Histology Photomicrographs

Human Anatomy and Physiology (BIOL& 241L-242L)
Karen Hart, Peninsula College

Skeletal muscle tissue


The muscles that attach to the skeleton are called skeletal muscles. Contraction of skeletal muscles maintains posture, produces movement of the whole body (walking, running, etc.) and produces movements of parts of the body (moving the hand, moving the eyes, smiling, etc.). Contraction of skeletal muscles is under voluntarily control.

Slide: Hair follicle sec. 3 types HI 1-3

Microscope at 400X

The top and middle images show skeletal muscle tissue in longitudinal section. Skeletal muscle cells (also known as skeletal muscle fibers) are cylindrical, multinucleate and very long. The images show only part of length of these skeletal muscle cells.


Note the striations (stripes) that run across each cell. This pattern of light and dark is due to the arrangement of the protein filaments involved in muscle contraction.


The bottom image shows a cross section of skeletal muscle tissue. Individual skeletal muscle cells appear as round or polygonal shapes separated from each other by a thin layer of connective tissue (the endomysium) which appears white in this slide.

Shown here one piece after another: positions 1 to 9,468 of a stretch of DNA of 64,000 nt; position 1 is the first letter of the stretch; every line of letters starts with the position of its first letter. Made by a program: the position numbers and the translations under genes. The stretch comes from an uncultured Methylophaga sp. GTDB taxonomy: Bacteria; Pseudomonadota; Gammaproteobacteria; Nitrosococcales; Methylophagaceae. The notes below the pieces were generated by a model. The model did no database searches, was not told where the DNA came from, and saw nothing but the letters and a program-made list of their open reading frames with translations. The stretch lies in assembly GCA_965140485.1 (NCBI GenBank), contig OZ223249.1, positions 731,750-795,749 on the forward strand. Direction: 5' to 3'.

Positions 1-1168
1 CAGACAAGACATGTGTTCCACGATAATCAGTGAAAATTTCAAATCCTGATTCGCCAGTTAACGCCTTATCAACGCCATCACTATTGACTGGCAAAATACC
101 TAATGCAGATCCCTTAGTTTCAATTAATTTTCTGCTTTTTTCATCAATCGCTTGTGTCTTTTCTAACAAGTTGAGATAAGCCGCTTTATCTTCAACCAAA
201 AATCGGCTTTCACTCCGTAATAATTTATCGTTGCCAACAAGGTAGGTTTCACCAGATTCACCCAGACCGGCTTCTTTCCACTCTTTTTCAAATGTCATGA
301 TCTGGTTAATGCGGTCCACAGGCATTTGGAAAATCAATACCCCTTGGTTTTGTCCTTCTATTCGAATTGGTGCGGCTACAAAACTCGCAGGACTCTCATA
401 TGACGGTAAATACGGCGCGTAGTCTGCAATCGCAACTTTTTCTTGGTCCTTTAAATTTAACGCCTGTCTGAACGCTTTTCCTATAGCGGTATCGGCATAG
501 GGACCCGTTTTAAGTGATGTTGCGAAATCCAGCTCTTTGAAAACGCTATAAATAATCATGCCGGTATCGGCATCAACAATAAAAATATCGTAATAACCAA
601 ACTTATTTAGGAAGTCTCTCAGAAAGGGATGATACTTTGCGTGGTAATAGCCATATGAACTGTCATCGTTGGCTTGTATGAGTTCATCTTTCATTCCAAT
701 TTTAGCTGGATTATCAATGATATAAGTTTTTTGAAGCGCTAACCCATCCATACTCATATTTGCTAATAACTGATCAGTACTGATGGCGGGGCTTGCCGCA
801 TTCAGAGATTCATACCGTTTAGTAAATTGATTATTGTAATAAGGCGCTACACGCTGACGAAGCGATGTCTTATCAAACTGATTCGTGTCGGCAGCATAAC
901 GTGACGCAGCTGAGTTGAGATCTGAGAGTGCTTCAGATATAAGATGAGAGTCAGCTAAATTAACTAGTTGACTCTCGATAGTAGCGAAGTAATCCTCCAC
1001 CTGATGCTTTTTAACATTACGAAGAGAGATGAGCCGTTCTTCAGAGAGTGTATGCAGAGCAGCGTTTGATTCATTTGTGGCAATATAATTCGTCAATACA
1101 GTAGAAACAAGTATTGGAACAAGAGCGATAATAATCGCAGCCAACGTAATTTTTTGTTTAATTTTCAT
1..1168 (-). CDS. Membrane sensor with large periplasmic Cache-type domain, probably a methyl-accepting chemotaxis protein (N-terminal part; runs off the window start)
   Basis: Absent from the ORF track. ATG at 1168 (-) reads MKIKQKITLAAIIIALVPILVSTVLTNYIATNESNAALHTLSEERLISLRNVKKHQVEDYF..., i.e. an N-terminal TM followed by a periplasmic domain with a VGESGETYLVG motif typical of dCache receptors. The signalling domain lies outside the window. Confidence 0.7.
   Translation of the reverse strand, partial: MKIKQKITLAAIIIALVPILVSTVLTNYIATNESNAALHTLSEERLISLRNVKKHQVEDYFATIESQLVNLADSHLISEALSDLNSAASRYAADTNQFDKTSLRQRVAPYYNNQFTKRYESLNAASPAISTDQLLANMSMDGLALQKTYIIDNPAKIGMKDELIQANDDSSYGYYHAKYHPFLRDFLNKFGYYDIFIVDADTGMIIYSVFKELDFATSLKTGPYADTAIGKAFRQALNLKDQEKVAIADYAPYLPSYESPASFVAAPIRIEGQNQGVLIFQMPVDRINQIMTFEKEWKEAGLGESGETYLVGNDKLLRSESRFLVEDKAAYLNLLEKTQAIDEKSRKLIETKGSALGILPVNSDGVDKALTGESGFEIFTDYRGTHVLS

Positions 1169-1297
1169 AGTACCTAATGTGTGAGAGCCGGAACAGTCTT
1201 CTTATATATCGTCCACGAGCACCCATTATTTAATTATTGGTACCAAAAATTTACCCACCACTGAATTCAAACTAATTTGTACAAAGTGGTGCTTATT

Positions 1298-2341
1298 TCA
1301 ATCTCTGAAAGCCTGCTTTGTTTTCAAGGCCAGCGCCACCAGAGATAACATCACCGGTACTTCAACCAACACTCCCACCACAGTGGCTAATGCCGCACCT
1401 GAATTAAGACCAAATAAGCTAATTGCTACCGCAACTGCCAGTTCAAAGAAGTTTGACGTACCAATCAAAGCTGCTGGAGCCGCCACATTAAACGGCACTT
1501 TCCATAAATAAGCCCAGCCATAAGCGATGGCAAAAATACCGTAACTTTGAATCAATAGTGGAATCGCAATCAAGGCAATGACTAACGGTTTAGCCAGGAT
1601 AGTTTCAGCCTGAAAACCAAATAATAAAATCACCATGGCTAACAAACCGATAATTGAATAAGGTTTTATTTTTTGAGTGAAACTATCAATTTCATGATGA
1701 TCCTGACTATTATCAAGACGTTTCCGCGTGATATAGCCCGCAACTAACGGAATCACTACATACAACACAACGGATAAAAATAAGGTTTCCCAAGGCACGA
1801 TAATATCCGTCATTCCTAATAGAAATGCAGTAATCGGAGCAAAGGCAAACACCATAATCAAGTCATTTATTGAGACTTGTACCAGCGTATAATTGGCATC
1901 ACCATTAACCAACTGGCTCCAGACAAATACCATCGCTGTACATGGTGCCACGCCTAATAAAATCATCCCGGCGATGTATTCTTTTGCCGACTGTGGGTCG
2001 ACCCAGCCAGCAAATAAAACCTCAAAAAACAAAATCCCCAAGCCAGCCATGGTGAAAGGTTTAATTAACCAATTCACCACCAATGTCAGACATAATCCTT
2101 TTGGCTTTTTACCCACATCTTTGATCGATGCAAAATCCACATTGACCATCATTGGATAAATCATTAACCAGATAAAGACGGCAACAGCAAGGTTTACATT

The interior of a skeletal muscle cell is filled with the structures involved in contraction (myofibrils, sarcoplasmic reticulum, T tubules, mitochondria, etc.). The nuclei are pushed out to the periphery of the cell and typically appear as little bulges at the surface of the cell; bulging nuclei (stained purple) can be seen in the top image (a longitudinal section). The bottom image (a cross section) shows that the nuclei (purple) are always at the edges of the cell.

Slide: Striated muscle l.s. HD 2-21

Microscope at 400X

Slide: Skeletal muscle c.s. H6032

Microscope at 400X

Unless otherwise noted, contents © 2006-2010 Karen Hart
Peninsula College